Chuck Smith writes that he’s on a ‘Christian Quotation of the Day’ mailing list and found this recent quotation ‘somewhat apropos to your December 7 column’ about the rich getting richer. I would never go so far as the Bishop of Milan – wealth need not necessarily stand for human misery at all! But that last line? From more than 1600 years ago? Whoa!

Feast of Ambrose, Bishop of Milan, Teacher, 397

Wealth, which leads men the wrong way so often, [should be] seen less for its own qualities than for the human misery it stands for. The large rooms of which you are so proud are in fact your shame. They are big enough to hold crowds — and also big enough to shut out the voice of the poor! … The poor man cries before your house, and you pay no attention. There is your brother, naked, crying, and you stand there, confused over the choice of an attractive floor covering.

— St. Ambrose of Milan (339-397)

Reacting to that same December 7 column, which made the point that the folks at the very top were gaining on everyone else even before the Republicans’ recent effort massively to shift things further in their favor, Joel Margolis writes: ‘It is true that there has been a shift in the income distribution, but this doesn’t mean that people at the end of the period are in the same quintile that they were in the at the beginning of the period. There is [mobility within the quintiles] and most Americans people believe in this idea. In addition, there is movement simply through the general aging process (e.g., the average income of people aged 18 is considerably less than the people who are aged 58).’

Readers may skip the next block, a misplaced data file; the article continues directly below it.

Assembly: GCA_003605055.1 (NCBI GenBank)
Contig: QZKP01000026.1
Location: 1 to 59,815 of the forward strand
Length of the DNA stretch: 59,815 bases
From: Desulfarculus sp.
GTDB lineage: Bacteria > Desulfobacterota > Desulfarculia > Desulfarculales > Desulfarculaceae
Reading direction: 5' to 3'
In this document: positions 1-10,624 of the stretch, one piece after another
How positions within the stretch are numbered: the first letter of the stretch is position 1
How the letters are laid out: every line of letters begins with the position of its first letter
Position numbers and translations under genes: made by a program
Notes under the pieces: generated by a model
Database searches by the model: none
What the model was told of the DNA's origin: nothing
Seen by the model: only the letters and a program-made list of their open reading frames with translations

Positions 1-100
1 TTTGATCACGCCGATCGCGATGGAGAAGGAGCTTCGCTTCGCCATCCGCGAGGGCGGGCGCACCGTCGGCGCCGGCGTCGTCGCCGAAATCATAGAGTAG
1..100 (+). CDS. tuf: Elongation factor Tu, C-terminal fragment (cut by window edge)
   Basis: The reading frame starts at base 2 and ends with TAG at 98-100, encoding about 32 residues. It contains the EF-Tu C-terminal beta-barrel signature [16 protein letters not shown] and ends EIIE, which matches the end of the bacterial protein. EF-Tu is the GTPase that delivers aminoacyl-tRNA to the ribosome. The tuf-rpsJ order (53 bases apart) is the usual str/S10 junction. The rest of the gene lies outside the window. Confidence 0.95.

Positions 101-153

☞ I believe in it, too! But relatively few folks are delivering mail, trimming hedges, or clerking at Home Depot one decade, piloting their own jet the next. And relatively few doctors’ daughters become hotel maids – at least not for more than a summer on the Cape.

Yes, there are things that give folks at the bottom a real chance. One is our system of public education, which Senator Jim Jeffords and others believe we need to fund more aggressively (only, now that we’ve passed a $1.4 trillion tax cut, much of it aimed to help those at the top, the money for education is just not there). Another is the estate tax, which gets many folks to throw at least some of their chips back into the tax or charity pot at the end of the game, and thus leans against a permanent plutocracy (only, the new Bush tax law cuts the top estate tax rate – which might sensibly have been cut from 55% to 45%, say – all the way to zero by decade’s end).

My point is not that things are rotten in America or that the wealthy should be criticized for their good fortune – or that they spend all their time confused over floor coverings.

My point in these columns has been, simply, that the balance between the folks in the top 1% and the folks in, say, the bottom 95% does not need to be shifted further in favor of the top 1%. Yet that’s been a major priority of this administration: changing the rules of the game to make it easier for the top 1% to get richer even faster.

Not what America – or the world – needs most right now.

 

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